Investors: Tools to Measure and Value Biodiversity Risks and Impacts

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Biodiversity loss is intimately linked to the climate emergency and increasingly recognised as such by leading companies, governments and the public. To give just one example, scientists have demonstrated that the preservation of the rich diversity found in natural forests is one of the best solutions available for mitigating global warming. It’s not surprising then that just as pressure is building to take action to counter climate change, so too attention is shifting to the interconnected issue of the destruction of our living planet.

Investors have an important role to play in ensuring we move to a world in which biodiversity flourishes, and they are starting to take action. For instance, investors are integrating environmental, social and governance (ESG) issues into their investment criteria, driven by evidence of improved financial returns, increasing shareholder activism and increasing demand. They are also demanding more information on biodiversity from the companies in which they invest, with a view to ensuring these risks are well managed. Meanwhile, growing awareness that assets can become stranded through biodiversity loss as well as climate change, is adding to a sense of urgency. For example, pollinator loss on agricultural land reduces the ability to grow crops and can lead to the land becoming stranded. Although this progress is positive, we need many more investors and companies to step up and play their part. A new range of new tools are emerging to help:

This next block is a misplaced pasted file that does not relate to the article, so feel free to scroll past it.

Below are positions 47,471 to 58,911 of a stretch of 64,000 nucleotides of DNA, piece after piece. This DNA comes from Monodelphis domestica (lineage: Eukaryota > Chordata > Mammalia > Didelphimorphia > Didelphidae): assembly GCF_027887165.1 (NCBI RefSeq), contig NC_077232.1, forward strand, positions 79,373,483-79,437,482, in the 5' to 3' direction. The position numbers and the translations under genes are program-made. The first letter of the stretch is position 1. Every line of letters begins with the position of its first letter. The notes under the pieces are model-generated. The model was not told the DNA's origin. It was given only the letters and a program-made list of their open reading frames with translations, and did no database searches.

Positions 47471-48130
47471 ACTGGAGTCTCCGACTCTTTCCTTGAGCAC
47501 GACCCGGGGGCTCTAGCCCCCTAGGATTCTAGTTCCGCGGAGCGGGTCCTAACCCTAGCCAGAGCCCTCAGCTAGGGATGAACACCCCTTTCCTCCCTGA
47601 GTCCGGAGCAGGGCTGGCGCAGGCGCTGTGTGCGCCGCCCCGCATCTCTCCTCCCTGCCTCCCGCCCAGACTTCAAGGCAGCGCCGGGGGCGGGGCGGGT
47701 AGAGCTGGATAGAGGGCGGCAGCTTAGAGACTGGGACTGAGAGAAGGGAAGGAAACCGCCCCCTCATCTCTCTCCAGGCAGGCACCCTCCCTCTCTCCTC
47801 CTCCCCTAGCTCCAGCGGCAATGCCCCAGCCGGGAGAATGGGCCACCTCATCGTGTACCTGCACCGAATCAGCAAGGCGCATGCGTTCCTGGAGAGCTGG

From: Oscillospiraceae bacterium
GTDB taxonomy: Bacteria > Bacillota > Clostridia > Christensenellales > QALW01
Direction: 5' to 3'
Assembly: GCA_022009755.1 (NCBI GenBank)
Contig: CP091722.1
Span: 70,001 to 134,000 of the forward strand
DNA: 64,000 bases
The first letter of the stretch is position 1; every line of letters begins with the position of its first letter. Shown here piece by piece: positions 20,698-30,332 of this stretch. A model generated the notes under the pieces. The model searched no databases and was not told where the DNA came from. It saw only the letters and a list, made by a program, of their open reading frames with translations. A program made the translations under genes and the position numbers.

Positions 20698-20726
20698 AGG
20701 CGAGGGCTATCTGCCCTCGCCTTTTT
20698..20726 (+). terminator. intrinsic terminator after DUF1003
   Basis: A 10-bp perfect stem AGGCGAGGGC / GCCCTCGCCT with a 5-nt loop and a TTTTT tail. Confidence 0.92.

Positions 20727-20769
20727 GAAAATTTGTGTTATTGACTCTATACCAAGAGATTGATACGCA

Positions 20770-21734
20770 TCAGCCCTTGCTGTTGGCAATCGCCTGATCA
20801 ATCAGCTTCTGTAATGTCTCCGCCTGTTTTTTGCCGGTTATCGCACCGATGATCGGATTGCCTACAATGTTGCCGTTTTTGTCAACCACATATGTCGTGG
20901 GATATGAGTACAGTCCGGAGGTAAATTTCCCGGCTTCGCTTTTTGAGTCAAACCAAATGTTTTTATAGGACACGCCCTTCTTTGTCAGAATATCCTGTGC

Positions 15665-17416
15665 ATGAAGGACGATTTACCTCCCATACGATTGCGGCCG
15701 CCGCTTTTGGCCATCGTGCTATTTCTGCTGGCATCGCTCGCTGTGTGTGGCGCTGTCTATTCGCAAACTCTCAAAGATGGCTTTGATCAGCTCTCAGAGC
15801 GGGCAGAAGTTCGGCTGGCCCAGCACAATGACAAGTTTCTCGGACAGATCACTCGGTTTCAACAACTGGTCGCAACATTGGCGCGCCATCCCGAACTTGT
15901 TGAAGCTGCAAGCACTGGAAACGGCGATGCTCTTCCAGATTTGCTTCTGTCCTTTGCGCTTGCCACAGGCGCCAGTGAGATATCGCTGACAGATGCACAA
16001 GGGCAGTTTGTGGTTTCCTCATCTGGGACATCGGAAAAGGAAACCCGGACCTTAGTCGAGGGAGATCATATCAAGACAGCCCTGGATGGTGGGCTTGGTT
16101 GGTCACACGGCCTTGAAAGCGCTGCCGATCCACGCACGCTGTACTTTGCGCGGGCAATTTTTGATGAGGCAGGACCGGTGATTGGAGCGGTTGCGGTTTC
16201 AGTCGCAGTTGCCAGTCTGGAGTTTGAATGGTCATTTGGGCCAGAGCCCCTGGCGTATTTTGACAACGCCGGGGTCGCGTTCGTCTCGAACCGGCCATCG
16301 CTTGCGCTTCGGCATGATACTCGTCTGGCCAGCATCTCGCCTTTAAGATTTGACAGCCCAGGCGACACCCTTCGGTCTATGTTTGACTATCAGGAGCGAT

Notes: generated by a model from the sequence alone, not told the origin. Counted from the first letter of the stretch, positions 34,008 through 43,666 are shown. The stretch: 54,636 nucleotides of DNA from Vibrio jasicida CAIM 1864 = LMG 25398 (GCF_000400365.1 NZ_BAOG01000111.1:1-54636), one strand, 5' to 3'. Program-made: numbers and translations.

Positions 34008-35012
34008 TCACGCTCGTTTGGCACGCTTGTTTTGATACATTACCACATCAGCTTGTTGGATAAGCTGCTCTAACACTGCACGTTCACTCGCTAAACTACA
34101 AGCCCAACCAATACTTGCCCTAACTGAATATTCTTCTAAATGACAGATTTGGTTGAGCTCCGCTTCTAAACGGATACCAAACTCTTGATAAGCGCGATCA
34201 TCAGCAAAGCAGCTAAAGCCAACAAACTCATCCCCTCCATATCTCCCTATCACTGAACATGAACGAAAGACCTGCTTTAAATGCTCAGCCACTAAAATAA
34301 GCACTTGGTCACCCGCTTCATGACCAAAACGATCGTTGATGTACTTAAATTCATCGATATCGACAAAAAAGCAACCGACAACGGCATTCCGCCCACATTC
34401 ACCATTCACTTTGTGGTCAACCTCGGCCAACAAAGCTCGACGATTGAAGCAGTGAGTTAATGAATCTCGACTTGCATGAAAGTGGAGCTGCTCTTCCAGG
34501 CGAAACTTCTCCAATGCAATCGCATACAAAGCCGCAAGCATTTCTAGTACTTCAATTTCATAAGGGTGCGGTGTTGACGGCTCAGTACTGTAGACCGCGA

• Financial organisations identify biodiversity-related risks and dependencies
  • Investors understand how companies are responding to biodiversity risks
  • Companies disclose to investors and other stakeholders the impact of their economic activities on biodiversity.

Understanding the financial risks of a dependence on natural capital

Financial organisations must gain a granular understanding of the ways in which they depend on the natural world before they can hope to have a positive impact on it. To address this issue, Natural Capital Finance Alliance and the UN Environment have launched their ENCORE tool (Exploring Natural Capital Opportunities, Risks and Exposure). The open access, interactive web tool allows users to quickly and simply visualise how businesses across a range of sectors and geographies depend on nature and how environmental degradation could therefore present business risks. It comes with step by step instructions for banks.

Using the data in available in ENCORE, the tool’s creators calculate that nearly three quarters of FTSE All Share Index sectors are potentially highly dependent on natural capital. Banks who piloted conducting ‘rapid natural capital risk assessments’ using the ENCORE found it enabled them to identify systemic risks they were previously unaware of – thus empowering them to find solutions.    

The arrival of ENCORE follows the 2018 launch of a bespoke framework for financial institutions based on the Natural Capital Protocol decision making framework. The original protocol – and the updated version for banks, investors and insurers – provides financial and non-financial organizations with a standardised approach to identifying dependencies, and then measuring and valuing their impacts on natural capital including biodiversity. The creators of its new update for financial institutions claim that applying the protocol can provide competitive information essential to investors’ portfolios – and a number of banks including BNP Paribas Assets Management, Piraeus Bank and YES Bank have all taken advantage.

Investing to conserve endangered species